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An Era When Money Was Actually Worth Something

It is becoming a recurring theme of late. I go to the supermarket with a small eco-bag, with every intent of purchasing just the very things that I need. Invariably, I end up buying things I had not really planned for. Not expensive things; just everyday things that I pick up more as a whim from off the shelves.

When I get to the cashier, I inevitably end up wondering how it came to be that I would be paying so much for a small bag that I had not even filled with groceries. Money, that commodity we spend so much of our lives earning, has come to mean so little these days.

Sometimes, I get flashbacks of the sixties when I was a little boy growing up. Money was worth so much more; albeit, earnings or incomes were inversely lower proportionally as well.

I will be working from memory alone; and after half a century, this memory will not entirely be accurate. Nonetheless, younger readers will get some perspective of a simpler life when money was worth so much more. My contemporaries are invited to make corrections or give additional information as you see fit.

A viand could go for as low as 1 or 2 centavos; rice for 1 centavo; and boiled banana for the same. On a whim, one could splurge 2 centavos on soda, what we call soft drink these days.
Baon when I was a small boy going to elementary in a school run by nuns was a measly 25 centavos; and even that was, when I come to think about it, not at all necessary. Transportation to and from school was provided by the Air Force; so I did not have to set aside money for fare.

I did not really have to bring along money for snacks, either, because we all brought these colourful little tin lunch boxes along with food our Moms had packed. But for drinks, my favourite was this bottled milk chocolate called Barley which cost about 5 or 10 centavos.

Sometimes, to break the monotony of what Mom had stacked inside the lunch box, I would buy pan de sal, which cost about the same. Those days, the pan de sal was about the size of a grownup’s palm.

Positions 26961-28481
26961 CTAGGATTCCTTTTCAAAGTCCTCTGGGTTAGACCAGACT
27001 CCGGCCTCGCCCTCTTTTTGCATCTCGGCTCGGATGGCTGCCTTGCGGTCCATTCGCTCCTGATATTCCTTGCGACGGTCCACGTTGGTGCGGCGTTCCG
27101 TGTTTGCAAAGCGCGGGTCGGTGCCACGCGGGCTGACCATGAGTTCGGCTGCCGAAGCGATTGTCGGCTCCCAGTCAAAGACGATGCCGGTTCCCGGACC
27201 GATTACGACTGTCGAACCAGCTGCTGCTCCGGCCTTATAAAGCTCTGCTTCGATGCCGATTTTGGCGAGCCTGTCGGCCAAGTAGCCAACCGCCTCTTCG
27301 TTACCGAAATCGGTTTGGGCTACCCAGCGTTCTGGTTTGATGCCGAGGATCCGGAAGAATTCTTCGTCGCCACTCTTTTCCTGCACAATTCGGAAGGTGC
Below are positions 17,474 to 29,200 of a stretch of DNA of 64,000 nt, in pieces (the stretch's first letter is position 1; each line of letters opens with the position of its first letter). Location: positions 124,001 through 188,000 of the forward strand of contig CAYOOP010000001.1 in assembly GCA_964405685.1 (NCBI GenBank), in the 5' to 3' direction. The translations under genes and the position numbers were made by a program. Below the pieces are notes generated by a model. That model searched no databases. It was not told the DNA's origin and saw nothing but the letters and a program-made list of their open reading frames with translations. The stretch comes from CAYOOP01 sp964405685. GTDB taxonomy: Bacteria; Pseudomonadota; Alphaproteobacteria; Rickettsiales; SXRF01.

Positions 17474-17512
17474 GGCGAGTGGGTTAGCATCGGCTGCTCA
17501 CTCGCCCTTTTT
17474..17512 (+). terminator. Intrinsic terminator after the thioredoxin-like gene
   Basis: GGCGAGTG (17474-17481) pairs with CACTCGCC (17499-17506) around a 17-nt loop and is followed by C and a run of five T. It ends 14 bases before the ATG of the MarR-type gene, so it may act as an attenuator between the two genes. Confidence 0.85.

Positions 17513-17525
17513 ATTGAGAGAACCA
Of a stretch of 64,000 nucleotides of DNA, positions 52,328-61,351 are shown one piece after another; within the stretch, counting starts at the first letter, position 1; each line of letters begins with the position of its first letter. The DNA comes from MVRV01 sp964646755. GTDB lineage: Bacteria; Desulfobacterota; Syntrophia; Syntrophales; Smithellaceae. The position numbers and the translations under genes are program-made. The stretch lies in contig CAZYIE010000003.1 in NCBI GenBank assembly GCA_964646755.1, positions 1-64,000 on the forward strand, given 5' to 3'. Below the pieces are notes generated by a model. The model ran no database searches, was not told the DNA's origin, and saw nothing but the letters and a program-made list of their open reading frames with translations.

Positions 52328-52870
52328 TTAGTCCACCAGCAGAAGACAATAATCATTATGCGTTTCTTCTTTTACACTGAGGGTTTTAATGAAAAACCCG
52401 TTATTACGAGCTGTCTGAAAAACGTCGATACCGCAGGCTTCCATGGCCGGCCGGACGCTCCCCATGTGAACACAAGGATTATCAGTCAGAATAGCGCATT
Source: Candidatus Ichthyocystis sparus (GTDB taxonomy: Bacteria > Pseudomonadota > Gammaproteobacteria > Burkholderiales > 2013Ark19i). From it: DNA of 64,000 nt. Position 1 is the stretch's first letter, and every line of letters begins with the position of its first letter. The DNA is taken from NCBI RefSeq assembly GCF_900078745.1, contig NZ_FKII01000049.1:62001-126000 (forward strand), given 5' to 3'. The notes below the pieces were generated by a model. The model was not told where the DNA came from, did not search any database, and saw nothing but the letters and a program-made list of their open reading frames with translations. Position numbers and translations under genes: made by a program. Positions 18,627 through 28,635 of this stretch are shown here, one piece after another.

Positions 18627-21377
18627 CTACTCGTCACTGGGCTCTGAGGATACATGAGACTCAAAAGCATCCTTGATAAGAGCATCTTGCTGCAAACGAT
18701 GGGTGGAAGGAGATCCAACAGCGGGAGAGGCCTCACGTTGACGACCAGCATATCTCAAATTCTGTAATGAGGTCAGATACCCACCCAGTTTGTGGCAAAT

Mom was not particularly happy about us having candies; but I loved sweets and bought these, anyway. My favourite was the Lemon Drop, this sweet-sour tin-foil wrapped hard candy that one sucked on inside the mouth till it dissolved completely.

Each Lemon Drop cost 1 centavo; so for a mere 5 centavos, I had a candy and some spare inside my pockets for the rest of the day.

Most days, I spent at most 15 centavos. This meant that the remaining 10 centavos were mine to keep as savings. I proudly stashed the coins in a savings booklet that I kept at home.

Mom was close to tears one of her birthdays when I bought her a plastic set of pitcher and glasses from the Base commissary. The set cost all of 10 pesos, which I had saved for in several weeks. Even that cheap plastic set will cost many times over these days.

Oil prices were pre-cartel. A litre of gasoline cost 20 centavos, Air Force price. We had this bug-shaped Oldsmobile and later a Batman-style Ford in which Dad and Mom took the entire family on unplanned joyrides around the country because gasoline was dirt-cheap.

Fare from the Base to Lipa City cost no more than 10 centavos. When the household help took me uptown with her and paid the jeepney driver 10 centavos for the two of us because I was still a boy, the driver would sarcastically complain that she was essentially paying 5 centavos for either of us.

This was still the era of short and neatly groomed hair, set in place by this sticky paste-like thing called the pomade. A small sachet of pomade which one could use for a few days cost no more than 5 centavos. Hence, the moniker tagsi, which stood for tagsisingko.

The younger readers will doubtless be blown away by the prices I have enumerated in this article. Wait till you all hear about what my parents themselves used to tell us about how prices had become inflated since they were youths in the pre-war era.

One could have a good meal for less than five centavos!

A viand could go for as low as 1 or 2 centavos; rice for 1 centavo; and boiled banana for the same. On a whim, one could splurge 2 centavos on soda, what we call soft drink these days.

In other words, they were complaining about how expensive commodities had become when I was a small boy!

Fast forward to the present and how many of us are even interested in keeping 1 centavo coins in our pockets? Sometimes, I wonder why government at all bothers to mint these.

Once upon a time, however, even that humble 1 centavo coin could actually buy something!

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